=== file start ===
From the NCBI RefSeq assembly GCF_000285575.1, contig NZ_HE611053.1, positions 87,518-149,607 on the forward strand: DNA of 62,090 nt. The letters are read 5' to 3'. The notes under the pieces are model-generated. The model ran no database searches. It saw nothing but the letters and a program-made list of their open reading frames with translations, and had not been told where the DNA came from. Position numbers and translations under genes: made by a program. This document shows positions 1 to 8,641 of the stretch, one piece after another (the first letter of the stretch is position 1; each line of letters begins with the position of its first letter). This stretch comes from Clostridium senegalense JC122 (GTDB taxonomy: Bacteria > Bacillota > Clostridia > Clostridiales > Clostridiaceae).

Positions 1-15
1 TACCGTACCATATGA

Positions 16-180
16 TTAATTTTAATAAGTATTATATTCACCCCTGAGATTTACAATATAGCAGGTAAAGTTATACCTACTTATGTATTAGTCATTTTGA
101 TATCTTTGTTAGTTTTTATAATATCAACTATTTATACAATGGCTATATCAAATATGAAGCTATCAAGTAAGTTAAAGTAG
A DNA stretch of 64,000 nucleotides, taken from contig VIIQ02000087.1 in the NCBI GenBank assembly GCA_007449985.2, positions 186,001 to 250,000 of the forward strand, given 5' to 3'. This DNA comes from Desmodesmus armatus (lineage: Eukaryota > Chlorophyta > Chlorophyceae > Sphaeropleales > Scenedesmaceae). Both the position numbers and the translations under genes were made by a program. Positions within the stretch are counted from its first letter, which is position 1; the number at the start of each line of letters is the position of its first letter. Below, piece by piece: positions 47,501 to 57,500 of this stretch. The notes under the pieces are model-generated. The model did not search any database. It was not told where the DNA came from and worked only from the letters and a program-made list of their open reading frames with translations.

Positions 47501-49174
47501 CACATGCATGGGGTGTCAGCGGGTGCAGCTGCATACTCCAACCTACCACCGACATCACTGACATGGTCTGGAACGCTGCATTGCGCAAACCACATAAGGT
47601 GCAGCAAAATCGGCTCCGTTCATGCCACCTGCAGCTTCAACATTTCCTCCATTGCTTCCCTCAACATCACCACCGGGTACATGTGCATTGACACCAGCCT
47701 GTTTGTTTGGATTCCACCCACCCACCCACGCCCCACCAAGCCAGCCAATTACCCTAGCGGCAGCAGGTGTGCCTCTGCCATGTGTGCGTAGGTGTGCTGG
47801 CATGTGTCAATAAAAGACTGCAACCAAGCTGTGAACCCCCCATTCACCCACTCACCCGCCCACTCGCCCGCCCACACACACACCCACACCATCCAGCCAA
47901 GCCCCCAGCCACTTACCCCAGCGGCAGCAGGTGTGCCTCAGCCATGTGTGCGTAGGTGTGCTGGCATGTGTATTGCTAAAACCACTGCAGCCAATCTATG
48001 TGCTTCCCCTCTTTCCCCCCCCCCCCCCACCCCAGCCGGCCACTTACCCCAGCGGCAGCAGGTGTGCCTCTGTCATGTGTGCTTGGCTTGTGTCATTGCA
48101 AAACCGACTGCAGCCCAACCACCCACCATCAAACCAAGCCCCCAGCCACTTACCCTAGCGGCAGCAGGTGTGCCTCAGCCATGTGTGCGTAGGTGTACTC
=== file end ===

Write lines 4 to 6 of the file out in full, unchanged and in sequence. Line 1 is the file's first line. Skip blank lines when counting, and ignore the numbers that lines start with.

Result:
Positions 16-180
16 TTAATTTTAATAAGTATTATATTCACCCCTGAGATTTACAATATAGCAGGTAAAGTTATACCTACTTATGTATTAGTCATTTTGA
101 TATCTTTGTTAGTTTTTATAATATCAACTATTTATACAATGGCTATATCAAATATGAAGCTATCAAGTAAGTTAAAGTAG